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Lead Scoring 102

Our series on Lead Scoring continues, exploring multiple lead score values, automations, and CRM entries.

 

If you’re still wrapping your mind around lead scoring, we delved into the basics in Lead Scoring 101. Understanding your marketing goals is the first step in this process, and assigning points based on contact action (or inaction) is a necessary part of the process.

In our first guide, we suggested creating scoring rules pertaining to Engagement. This follow-up assumes that system is in place and you’re ready to build upon it.

A Review

There are two locations to manage lead scoring. The first location, the Manage Score tab, is where you set rules that will run against all of your contacts. If a contact meets rule conditions, points are applied as designated. Points are not cumulative; as such, you should apply points in this section for actions that can be taken only once or for actions you want to score only one time.

Here’s how we scored the following actions in our example:

  • Subscribed with form Newsletter = 5 points
  • Requested a report through Request free report form = 10 points
  • Has achieved goal Requested Consultation = 20 points

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Therefore, a contact’s score under these rules can never exceed 35 points no matter how many times they complete the action(s).

All other scoring is accomplished in the Automations tab. Using an if/else condition, you can easily segment which contacts are awarded points for their actions. In our example, we award two points to any contact that opens a particular email, which expire after three months. These points are awarded to the Engagement score we created earlier in the Manage Scoring tab.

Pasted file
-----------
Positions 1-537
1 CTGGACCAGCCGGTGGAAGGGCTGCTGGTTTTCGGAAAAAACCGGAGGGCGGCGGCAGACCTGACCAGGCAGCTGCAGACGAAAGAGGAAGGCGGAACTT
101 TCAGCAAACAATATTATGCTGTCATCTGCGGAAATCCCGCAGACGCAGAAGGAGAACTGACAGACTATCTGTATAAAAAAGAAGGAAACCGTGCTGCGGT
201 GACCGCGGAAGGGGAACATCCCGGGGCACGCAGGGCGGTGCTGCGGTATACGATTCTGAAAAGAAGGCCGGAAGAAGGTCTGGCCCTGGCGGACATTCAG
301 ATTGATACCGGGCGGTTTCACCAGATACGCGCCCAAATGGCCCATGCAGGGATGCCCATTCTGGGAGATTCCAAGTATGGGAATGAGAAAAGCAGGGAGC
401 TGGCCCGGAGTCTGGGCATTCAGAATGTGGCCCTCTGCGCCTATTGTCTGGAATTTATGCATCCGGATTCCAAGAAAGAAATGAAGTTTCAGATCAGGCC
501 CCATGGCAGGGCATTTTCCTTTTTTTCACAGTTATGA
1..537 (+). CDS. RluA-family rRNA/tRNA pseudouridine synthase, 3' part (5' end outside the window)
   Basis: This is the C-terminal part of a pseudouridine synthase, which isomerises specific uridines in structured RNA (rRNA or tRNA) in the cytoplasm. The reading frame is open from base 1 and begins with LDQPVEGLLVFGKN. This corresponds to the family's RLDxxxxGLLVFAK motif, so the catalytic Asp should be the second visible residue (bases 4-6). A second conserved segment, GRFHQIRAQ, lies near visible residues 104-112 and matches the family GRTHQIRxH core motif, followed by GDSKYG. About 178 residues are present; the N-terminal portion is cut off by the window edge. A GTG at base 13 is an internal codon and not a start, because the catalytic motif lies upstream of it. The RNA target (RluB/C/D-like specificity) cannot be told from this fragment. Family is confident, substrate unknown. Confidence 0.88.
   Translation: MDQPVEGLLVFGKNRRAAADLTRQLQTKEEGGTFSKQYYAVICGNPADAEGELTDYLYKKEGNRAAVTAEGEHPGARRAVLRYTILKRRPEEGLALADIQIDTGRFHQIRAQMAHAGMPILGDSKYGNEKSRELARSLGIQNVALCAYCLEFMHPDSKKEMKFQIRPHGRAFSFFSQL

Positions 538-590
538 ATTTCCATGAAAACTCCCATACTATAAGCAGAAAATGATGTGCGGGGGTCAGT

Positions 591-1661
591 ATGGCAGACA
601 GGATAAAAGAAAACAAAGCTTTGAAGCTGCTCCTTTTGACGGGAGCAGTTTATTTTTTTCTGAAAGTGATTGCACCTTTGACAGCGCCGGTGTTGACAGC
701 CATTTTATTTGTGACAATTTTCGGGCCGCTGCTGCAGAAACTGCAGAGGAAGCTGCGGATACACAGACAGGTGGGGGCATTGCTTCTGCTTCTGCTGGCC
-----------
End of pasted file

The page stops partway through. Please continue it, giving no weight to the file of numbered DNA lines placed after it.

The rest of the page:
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Awarding points in automations allows the flexibility to alter a score for an action, and assign points multiple times for a variety of actions. In our example, this is the only way a contact will exceed the 35 point maximum determined by the Manage Score tab.

Creating Scoring Categories

Many businesses may have a need to create more than one score for their contacts. For example, if a company sells products online and in a brick-and-mortar store, perhaps it wants to create separate scores for online action and in-person action.

To create a new score category, we return to the Manage Scoring tab and create a new set of rules. Because our Engagement rules deal with online activity, we’ll create a rule set called “IRL Engagement” – in real life engagement.

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By creating a new contact list for event attendees, you can automatically award points to any contact that you add to that list. In our example, we’ll award 10 points to anyone who’s added to the list “Attendees.”

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Now that we have two sets of lead score rules, we have additional flexibility in our automations.

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Automations And Lead Score Categories

Let’s say you target a contact to add to your Attendees list; now you can start an automation inviting them to a special shopping event. You send them an email with a link to RSVP.

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Because you’ve already set a rule that anyone on the list is awarded 10 points, anyone entering this automation already has 10 points in the IRL Engagement bucket. Now, you want to add some points for clicking on your link.

Because that engagement is digital, you want to add those points into the Engagement score. Pay attention to the drop-down menu in the “Adjust a score” box.